FTB collects information about tax payers by using more than 400 million income records.  Tax Board gets information about non filers from third parties such as the banks, employers, IRS, state departments, and other sources.

Moreover, FTB compiles the information from occupational licenses and mortgage interest payment.  Using such information allows FTB to contact those who earned the income in State of California but did not file the tax return.

According to recent post on FTB website, last year, FTB collected more than $574 million through these efforts.

Once FTB contacts a tax payer, Individuals have 30 days to file their State Tax Return or show why they are not required to file.  If required return is not filled, FTB makes a tax assessment based upon the information it has collected.  In addition to tax assessment, taxpayer is also billed an interest, fees and penalties of up to 50% of tax due.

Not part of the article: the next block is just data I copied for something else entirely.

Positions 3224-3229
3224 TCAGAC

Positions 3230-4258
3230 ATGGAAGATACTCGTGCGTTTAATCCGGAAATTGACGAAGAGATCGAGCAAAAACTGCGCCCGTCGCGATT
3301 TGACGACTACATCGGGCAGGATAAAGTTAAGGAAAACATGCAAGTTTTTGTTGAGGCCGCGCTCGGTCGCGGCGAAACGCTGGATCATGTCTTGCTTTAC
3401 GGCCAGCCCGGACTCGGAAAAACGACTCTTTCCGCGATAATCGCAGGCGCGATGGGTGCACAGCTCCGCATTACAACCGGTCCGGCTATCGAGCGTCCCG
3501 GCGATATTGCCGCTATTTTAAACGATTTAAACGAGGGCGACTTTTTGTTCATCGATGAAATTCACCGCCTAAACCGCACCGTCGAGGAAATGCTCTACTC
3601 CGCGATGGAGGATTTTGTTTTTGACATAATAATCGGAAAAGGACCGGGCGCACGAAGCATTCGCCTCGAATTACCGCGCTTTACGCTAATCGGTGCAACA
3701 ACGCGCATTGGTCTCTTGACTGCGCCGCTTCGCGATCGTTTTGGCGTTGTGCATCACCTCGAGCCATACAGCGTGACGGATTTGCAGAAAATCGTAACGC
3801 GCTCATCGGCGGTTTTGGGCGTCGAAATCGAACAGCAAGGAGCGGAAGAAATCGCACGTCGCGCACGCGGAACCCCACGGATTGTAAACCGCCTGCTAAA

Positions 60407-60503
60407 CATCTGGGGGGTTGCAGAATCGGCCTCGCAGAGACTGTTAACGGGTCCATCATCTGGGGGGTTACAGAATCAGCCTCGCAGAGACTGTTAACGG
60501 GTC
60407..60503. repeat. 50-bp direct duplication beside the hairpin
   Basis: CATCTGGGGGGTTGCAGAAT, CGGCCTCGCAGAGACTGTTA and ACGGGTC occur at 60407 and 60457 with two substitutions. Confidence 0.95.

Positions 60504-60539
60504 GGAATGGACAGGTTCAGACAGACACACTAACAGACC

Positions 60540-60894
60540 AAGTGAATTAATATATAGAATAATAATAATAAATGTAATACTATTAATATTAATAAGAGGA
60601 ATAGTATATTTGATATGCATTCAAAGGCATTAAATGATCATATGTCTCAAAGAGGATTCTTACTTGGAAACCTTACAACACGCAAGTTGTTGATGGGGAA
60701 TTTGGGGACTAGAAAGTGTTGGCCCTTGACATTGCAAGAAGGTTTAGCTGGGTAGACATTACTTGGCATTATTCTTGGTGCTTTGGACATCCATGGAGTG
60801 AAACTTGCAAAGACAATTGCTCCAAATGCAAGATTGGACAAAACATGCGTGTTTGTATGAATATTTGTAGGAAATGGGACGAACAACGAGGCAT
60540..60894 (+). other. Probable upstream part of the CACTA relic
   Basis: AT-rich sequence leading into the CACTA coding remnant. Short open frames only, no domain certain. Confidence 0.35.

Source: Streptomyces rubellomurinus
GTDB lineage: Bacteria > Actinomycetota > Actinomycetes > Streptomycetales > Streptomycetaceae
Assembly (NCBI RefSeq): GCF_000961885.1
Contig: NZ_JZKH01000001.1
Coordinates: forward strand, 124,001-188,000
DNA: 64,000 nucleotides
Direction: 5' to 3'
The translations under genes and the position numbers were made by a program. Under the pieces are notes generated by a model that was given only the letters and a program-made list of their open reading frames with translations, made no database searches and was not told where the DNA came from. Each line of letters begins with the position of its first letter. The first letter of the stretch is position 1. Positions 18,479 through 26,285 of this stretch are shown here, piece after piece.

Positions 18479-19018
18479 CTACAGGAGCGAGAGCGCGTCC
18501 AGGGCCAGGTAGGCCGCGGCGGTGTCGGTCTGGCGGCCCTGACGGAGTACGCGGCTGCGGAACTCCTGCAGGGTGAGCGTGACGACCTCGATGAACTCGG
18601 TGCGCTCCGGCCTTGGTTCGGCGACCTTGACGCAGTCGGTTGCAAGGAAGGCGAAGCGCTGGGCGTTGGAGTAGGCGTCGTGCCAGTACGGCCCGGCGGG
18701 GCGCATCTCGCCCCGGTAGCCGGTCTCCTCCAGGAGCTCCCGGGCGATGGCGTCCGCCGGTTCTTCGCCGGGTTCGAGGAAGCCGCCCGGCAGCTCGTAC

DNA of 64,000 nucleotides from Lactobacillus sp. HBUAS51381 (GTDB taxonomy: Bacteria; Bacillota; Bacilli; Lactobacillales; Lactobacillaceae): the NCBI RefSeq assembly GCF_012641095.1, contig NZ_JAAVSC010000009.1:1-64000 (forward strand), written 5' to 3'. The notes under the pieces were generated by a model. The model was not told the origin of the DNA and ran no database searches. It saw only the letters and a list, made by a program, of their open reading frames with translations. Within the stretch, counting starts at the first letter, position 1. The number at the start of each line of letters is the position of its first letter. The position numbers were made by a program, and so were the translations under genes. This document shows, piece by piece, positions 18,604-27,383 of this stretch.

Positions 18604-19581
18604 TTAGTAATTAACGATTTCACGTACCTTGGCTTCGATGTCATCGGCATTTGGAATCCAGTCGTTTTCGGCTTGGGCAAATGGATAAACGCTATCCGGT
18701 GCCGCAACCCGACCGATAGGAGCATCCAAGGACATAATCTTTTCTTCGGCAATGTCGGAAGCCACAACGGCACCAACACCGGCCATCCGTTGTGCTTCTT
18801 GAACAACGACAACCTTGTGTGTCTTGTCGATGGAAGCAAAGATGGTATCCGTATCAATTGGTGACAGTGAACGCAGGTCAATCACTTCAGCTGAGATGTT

What to do if you receive such notice and/or have not filed the tax return?

You can respond to the letter by visiting FTB Website here.  You simply enter the Notice Number and respond to the request.  You should be very carefull in response as anything you write or tell to FTB becomes an evidence and stays on their records. 

Therefore, It is highly recommended that you consult with your CPA or Tax Attorney to address the issue immediately.   Not responding to the letter will simply escalate the issue and increase the penalties.  Tax professional experienced in dealing with IRS and FTB can quickly indentify the problem and take corrective actions.

Our office can also help you with all kinds of audits include filing previous year tax returns.   We can sit down with you to learn about the problem and come with a game plan to reduce the tax liability.